Once you’ve chosen the technology, the paper width is arguably the next most important point.? How wide do you want the printout to be?? For example, you can’t choose a 60 mm wide printer if you plan to print 80 mm wide paper. When possible, use the narrowest, common-width paper that you can, because narrower is generally less expensive.???
Of course, your application may mandate the width; for example, if you’ll print railway tickets, you’ll have to conform to the standards for such tickets. Another factor is how easy the printout will be to read and how much information it will contain.? It would be tough to put a large, detailed map of Manhattan on a 60 mm wide printout; for something like that; you’d want a full letter width (8? inch) or A4 size printout.
Different companies generally specify the paper that their printers will handle in one of two ways. It is measured either by its weight or by its thickness because both values correlate to each other. Paper weight typically uses grams/square meter (g/sqm, g/m2). Typical receipt paper is around 55-60 g/m2. Paper manufacturers prefer to specify the “caliper” of a paper by its thickness in mils (thousands of an inch) or micrometers (μm, 1 mil= 25.4 μm) because that’s what they can most accurately control in the manufacturing process (and you can more easily measure yourself). Paper thickness and weight can be converted crosswise. Example as a rule of thumb for thermal paper: 100 g/m2 → 4.3 mil or 1 mil → 23 g/m2.
Since our goal is not to give you an education on thermal paper, let us say only that thickness is usually about durability, cost and perceived value. If the printout needs to be durable, (for example, if the user will put it in their pocket to pull out and show later), it should be somewhat thicker. Exactly how thick depends upon how the printout will be handled. Thinner paper is generally less costly, but paper that is too thin tends to jam the printer more easily. Around 50-60 g/m2 seems to be the norm for thinner paper. Finally, certain types of printouts are perceived as having intrinsic value, and that value depends upon the “feel” of the paper.
We’ve talked about paper above, but the printout could be other materials, as well. Ski lift tickets or water park passes are sometimes made from a plastic-like tag material to be resistant to water. Maybe your application needs to print labels; if so, how will the liner (the waxy backing on which they are mounted) be removed? Perhaps linerless label material is the preferred material; if so, make certain that the printer you select can print and cut it.
Should you select roll paper or fan-fold? Roll paper is continuous and less expensive, but the printer must be able to pull the roll if it is large. When using fan-fold paper, the printer never has to pull more than a few ticket’s worth, so it doesn’t need to be as strong. However, due to the perforations present at the fold, the paper must be positioned within the printer to not print across the folds. This requires the use of positioning technique, like black mark or hole mark sensing, to position the paper after each printout and prior to cutting. A word of caution; if your printer must cut fan-fold paper always cut slightly after the fold! Cutting before the fold causes a flap on the leading edge of the next printout that can cause paper jams. Cutting exactly on the fold is also problematic, since the fold itself softens the paper, making it more difficult to cut.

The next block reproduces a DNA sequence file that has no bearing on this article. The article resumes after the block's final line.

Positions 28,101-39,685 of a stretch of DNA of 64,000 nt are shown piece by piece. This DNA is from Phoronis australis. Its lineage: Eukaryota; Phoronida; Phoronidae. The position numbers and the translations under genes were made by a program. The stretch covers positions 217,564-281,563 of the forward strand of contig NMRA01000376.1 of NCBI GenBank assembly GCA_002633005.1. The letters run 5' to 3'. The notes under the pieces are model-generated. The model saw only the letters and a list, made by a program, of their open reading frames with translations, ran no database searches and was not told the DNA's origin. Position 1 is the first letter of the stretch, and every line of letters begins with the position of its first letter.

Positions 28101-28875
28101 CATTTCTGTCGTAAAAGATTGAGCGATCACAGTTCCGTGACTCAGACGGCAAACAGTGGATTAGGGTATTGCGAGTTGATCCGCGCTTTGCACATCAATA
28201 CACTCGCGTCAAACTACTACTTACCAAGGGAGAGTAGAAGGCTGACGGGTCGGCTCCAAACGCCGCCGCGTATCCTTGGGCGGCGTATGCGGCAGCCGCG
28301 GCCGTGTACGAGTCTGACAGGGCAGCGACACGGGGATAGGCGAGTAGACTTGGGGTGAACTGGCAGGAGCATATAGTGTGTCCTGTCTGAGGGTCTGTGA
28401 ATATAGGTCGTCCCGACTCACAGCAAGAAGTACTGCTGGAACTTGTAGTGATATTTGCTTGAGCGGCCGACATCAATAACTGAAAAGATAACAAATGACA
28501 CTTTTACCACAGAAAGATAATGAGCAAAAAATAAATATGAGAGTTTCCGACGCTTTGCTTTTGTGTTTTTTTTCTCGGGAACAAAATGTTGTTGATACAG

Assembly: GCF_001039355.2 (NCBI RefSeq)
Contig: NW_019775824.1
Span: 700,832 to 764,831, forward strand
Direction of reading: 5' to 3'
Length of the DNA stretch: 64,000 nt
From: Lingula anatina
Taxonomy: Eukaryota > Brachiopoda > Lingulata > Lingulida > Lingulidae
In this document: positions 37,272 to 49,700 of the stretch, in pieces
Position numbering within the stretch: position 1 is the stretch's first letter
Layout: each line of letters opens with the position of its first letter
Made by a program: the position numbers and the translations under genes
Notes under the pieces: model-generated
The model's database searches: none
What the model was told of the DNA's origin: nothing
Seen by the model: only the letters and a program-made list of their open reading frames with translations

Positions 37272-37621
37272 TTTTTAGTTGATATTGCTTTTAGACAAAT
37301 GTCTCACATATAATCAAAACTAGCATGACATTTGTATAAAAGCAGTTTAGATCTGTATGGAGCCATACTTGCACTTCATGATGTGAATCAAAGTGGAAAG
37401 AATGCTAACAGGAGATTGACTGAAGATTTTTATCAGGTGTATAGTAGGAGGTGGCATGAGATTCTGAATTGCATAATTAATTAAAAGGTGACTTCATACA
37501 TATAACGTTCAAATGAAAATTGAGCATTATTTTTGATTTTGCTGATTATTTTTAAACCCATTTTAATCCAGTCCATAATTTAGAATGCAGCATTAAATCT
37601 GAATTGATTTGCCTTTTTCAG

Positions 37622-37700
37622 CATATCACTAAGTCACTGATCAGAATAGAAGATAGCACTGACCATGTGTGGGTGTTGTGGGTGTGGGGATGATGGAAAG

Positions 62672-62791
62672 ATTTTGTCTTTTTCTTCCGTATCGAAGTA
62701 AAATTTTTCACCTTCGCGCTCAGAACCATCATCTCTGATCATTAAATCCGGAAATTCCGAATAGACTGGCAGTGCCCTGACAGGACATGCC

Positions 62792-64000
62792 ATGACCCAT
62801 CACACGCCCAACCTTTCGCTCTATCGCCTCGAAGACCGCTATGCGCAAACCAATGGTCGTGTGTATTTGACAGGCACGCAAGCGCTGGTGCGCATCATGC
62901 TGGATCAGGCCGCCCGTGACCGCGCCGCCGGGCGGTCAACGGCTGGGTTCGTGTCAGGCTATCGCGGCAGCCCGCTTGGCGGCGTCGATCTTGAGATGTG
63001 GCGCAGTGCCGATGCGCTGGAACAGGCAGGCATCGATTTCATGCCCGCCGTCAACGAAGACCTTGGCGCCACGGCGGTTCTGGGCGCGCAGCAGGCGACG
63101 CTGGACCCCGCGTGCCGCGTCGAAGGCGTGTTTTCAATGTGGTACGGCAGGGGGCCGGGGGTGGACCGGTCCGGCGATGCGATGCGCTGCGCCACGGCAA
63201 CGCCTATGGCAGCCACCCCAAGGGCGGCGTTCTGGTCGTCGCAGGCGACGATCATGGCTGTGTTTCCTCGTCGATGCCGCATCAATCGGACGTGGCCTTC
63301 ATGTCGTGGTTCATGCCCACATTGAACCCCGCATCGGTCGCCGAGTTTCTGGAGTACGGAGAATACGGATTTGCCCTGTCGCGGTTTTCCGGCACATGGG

As mentioned above, as the paper roll gets larger, it gets more difficult for the printer to pull. But once it reaches a certain size, there’s an additional problem; inertia, also called momentum. The crux of the problem is this; there is generally some slack paper between the roll and the printer. Once printing begins, this slack is taken up and the paper becomes taut. At that instant, the paper roll must accelerate from not moving to matching the print speed. This will happen in zero time, so the paper usually slips, causing vertically compressed images and characters look like they’re crushed. Once the paper roll gets turning up to speed, the problem goes away… until the next printout. What is needed is a way to accelerate the paper roll before the slack paper is printed. This is usually accomplished by a device called a “dancer bar” (named for the way it dances up and down during printing) or “inertia dampener”. The paper is threaded under a spring-loaded or weighted horizontal bar. As the printer takes up the slack paper, the bar pushes down, gradually applying more force to the paper roll and starting it moving. By the time the slack is gone, the paper roll is already turning at printing speed and there is no sudden jump in speed needed. The reverse problem also occurs when printing stops, (the paper roll keeps turning, producing slack paper like toilet paper pulled off the roll too fast), but it is easily addressed by adding a little friction to the spindle. If you are printing a paper roll over, say, six inches in diameter, you may need a dancer bar. Check with the printer manufacturer and be sure to allow room for it inside your kiosk.
The HENGSTLER team is expert in matching printers to the application. Whether it’s gas pump receipts, bank statement printers, railway ticketing systems, kiosks, fire alarm systems, or just about anything else, we’ve seen it and can help locate and integrate the best-suited printer for the purpose needed. Moreover, we can support our customers effectively by offering tailor-made application projects. Contact